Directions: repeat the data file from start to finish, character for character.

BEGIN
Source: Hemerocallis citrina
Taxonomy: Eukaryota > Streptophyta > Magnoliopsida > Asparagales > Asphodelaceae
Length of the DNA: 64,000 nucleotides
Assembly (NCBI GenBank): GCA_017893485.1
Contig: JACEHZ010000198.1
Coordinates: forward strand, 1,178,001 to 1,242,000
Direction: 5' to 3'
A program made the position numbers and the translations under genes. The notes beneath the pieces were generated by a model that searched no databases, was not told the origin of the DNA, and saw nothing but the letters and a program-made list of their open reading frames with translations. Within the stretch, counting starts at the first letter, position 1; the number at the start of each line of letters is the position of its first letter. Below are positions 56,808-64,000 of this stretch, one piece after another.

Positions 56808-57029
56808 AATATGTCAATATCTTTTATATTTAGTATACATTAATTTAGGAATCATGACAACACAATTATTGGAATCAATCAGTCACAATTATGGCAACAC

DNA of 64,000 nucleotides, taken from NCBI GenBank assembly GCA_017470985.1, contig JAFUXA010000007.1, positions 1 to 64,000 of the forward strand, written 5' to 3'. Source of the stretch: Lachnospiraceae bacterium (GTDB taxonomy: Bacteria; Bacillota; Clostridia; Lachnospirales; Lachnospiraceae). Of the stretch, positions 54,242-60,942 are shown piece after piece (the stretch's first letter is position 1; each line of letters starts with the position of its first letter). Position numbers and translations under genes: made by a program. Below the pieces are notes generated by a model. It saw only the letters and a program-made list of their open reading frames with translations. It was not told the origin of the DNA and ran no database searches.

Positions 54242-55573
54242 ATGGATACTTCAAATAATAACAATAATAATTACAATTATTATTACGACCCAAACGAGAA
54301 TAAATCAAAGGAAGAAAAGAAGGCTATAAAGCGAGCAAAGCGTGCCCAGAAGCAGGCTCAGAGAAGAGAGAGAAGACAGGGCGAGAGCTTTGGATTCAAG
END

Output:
Source: Hemerocallis citrina
Taxonomy: Eukaryota > Streptophyta > Magnoliopsida > Asparagales > Asphodelaceae
Length of the DNA: 64,000 nucleotides
Assembly (NCBI GenBank): GCA_017893485.1
Contig: JACEHZ010000198.1
Coordinates: forward strand, 1,178,001 to 1,242,000
Direction: 5' to 3'
A program made the position numbers and the translations under genes. The notes beneath the pieces were generated by a model that searched no databases, was not told the origin of the DNA, and saw nothing but the letters and a program-made list of their open reading frames with translations. Within the stretch, counting starts at the first letter, position 1; the number at the start of each line of letters is the position of its first letter. Below are positions 56,808-64,000 of this stretch, one piece after another.

Positions 56808-57029
56808 AATATGTCAATATCTTTTATATTTAGTATACATTAATTTAGGAATCATGACAACACAATTATTGGAATCAATCAGTCACAATTATGGCAACAC

DNA of 64,000 nucleotides, taken from NCBI GenBank assembly GCA_017470985.1, contig JAFUXA010000007.1, positions 1 to 64,000 of the forward strand, written 5' to 3'. Source of the stretch: Lachnospiraceae bacterium (GTDB taxonomy: Bacteria; Bacillota; Clostridia; Lachnospirales; Lachnospiraceae). Of the stretch, positions 54,242-60,942 are shown piece after piece (the stretch's first letter is position 1; each line of letters starts with the position of its first letter). Position numbers and translations under genes: made by a program. Below the pieces are notes generated by a model. It saw only the letters and a program-made list of their open reading frames with translations. It was not told the origin of the DNA and ran no database searches.

Positions 54242-55573
54242 ATGGATACTTCAAATAATAACAATAATAATTACAATTATTATTACGACCCAAACGAGAA
54301 TAAATCAAAGGAAGAAAAGAAGGCTATAAAGCGAGCAAAGCGTGCCCAGAAGCAGGCTCAGAGAAGAGAGAGAAGACAGGGCGAGAGCTTTGGATTCAAG